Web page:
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We've all experienced it—that punch in the gut when you plunk down the money for a dress that's just begging to be bought, only to be shanghaied by a 50%-off discount a month later. Retail price points are fickle at best and often hard to justify (wait, so this bag is $1,200 because it's leather?) when it seems as though there's always a better deal waiting to be had.
In an effort to understand the method behind the madness, we turned to experts within the field to get an inside look at pricing strategies for retailers across the nation.
"What [retailers] account for in the cost of the goods is what it costs them to get the goods from the manufacturers to the store or to the customers' hands—if it's a direct ship item or something they're selling through the internet that they deliver," Dan Butler, a VP of the National Retail Federation, told Racked. "They also account for things like the space it takes in the store, the time it takes for people to handle the merchandise. All of that is considered in the equation for how much they mark it up."
Image via Getty
Another factor that comes into play is the profit margins among the different retail categories. Not surprisingly, the margins can vary significantly across the board. "The markup is really different from category to category based on the cost of the merchandise and the cost of the goods," Butler told Racked. "For example, cosmetics has a higher profit margin because they're able to sell it and merchandise it and make it work. The selling cost on electronics is a lot higher so the profit margin on electronics is much lower."
Buyers will also negotiate with vendors on "markdown allowances" before the item even hits the sales floor. "Retailers know how much they're going to sell at full-price and how much they're going to sell it for at the first markdown, the second markdown, and the third price.," Butler told Racked. But the typical pricing model is always evolving. "There are a lot of new pricing strategies that are a lot about regional price strategies and strategies where a company might have different prices at different times of day and different products online."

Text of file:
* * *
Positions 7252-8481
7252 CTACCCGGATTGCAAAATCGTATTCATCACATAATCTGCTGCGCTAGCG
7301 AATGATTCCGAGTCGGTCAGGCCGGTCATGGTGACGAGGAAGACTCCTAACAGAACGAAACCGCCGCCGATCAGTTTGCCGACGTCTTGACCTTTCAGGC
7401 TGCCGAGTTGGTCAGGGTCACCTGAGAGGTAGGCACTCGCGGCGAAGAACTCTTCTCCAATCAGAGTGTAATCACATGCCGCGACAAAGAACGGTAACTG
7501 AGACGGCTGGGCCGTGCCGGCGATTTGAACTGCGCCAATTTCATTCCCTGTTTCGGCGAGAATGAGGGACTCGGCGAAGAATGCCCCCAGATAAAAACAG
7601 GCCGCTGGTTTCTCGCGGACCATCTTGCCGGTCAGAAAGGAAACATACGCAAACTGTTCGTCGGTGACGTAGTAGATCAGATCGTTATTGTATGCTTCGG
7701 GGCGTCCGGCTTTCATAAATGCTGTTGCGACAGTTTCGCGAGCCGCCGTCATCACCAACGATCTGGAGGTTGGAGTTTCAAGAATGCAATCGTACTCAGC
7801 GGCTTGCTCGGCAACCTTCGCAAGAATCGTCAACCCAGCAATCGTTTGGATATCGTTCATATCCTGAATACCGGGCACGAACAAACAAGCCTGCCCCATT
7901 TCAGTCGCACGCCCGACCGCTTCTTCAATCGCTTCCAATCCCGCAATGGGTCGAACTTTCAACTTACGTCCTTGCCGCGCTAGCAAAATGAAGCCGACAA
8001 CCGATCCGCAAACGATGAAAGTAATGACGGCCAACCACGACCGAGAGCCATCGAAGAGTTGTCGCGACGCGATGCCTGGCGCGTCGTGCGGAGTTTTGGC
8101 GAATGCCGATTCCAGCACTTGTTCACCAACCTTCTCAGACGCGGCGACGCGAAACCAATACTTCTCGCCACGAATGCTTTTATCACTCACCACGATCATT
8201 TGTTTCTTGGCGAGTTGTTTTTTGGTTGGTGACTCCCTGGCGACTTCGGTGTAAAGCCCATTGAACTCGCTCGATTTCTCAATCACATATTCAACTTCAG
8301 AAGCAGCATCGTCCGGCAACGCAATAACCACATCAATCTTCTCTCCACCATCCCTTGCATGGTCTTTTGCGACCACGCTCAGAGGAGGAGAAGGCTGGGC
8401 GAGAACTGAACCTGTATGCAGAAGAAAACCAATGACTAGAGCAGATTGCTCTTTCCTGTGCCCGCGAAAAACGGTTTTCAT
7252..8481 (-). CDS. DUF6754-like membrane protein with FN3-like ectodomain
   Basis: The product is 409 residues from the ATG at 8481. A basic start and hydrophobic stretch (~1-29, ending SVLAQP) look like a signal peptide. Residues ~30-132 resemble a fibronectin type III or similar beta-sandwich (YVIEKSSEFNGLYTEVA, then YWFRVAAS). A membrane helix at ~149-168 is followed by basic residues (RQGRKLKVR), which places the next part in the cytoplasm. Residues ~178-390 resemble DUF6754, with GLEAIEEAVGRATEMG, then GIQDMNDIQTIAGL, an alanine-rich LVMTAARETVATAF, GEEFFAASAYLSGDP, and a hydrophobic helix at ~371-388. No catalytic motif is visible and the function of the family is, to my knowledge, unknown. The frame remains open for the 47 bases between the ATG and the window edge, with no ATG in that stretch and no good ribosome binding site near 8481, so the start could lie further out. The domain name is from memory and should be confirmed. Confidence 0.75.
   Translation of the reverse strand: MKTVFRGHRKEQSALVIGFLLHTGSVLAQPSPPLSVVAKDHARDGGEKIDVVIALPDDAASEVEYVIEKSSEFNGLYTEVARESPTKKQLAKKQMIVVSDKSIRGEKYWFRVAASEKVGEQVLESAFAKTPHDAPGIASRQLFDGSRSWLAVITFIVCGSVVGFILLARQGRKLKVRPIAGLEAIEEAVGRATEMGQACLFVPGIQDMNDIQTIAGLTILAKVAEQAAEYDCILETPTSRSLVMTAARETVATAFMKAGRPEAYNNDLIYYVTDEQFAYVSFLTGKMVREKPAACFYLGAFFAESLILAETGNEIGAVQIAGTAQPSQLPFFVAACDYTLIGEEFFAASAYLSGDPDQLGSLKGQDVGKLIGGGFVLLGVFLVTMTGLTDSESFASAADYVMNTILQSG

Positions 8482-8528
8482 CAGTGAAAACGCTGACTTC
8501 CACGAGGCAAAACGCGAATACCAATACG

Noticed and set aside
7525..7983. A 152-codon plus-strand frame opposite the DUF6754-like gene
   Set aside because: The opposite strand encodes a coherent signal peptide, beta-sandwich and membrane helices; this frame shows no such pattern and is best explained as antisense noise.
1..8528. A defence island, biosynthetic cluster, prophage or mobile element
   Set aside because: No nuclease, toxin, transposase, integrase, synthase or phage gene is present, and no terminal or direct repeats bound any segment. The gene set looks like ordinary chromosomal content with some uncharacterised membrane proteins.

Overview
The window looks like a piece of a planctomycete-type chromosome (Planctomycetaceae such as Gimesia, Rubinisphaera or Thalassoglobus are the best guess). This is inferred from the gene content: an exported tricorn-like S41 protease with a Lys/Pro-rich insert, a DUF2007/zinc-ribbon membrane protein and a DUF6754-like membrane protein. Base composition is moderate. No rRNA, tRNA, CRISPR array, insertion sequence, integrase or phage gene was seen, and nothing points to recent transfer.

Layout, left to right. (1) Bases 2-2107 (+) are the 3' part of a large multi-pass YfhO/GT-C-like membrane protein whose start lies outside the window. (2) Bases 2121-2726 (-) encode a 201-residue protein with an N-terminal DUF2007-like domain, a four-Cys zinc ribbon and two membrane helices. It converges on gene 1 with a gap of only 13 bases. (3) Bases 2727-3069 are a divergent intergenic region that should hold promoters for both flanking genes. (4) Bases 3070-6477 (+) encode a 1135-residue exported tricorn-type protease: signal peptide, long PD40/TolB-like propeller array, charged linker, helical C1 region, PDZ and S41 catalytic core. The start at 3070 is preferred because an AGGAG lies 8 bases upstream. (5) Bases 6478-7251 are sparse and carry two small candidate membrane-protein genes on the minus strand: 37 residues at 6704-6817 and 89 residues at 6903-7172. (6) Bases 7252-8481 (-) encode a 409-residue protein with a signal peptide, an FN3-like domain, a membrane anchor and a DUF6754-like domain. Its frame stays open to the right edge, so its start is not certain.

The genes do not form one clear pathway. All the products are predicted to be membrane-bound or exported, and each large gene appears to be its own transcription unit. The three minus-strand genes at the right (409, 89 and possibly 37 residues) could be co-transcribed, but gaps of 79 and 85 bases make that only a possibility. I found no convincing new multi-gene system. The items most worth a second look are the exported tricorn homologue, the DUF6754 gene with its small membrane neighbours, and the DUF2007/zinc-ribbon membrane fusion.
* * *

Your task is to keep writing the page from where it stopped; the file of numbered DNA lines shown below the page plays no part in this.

While specific pricing strategies are generally considered trade secrets among retailers, one company has made it their mission to publicize their mark up from start to finish. Everlane, an apparel startup based out of San Francisco, built their business on circumventing a lot of the added work that goes into traditional mark ups. "Let's take our basic Women's V-Neck Tee - $3.84 for materials, $3.30 for labor, $0.11 for transportation makes the total cost of the shirt $7.00," Michael Preysman, Everlane's founder, told Racked via email. "At Everlane we sell that shirt for $15.00 (about a 2x markup), whereas any other traditional retailer would typically sell it for $45.00."
A $60 cashmere sweater on Everlane.com
Although traditional retailers aren't giving out any concrete numbers regarding their mark ups anytime soon, Preysman cited industry averages to compare when setting the price point at Everlane. "Most traditional retailers are selling their goods wholesale to stores, who then apply their own markup on top of cost," Preysman told Racked. "So you have an item that the designer spent $5 making, was sold to the wholesale store for $12.50, and presented to consumers at $31.25 (assuming all retailers are using a standard 2.5 markup). There is now $26.25 added to the original cost of the garment because the customer is purchasing through a middleman."
Considering that mammoth mark up process along with the fact that retailers have already pre-set multiple markdowns on their products before they are ushered out to the sales floor, wouldn't it always be better to wait for the discounts? Not necessarily.
While some retailers like Gap and Sears run discounts and promotions so often that it feels like there's never not a sale going on, most retailers are rotating merchandise in and out so fast that chances are slim that the most wanted items will make it to the sales rack. "In some categories, I always tell people that if it's something you really like you should really get it because there's not a guarantee now that it's going to be there six months or a year from now," Butler told Racked. "Newness drives sales in retail."
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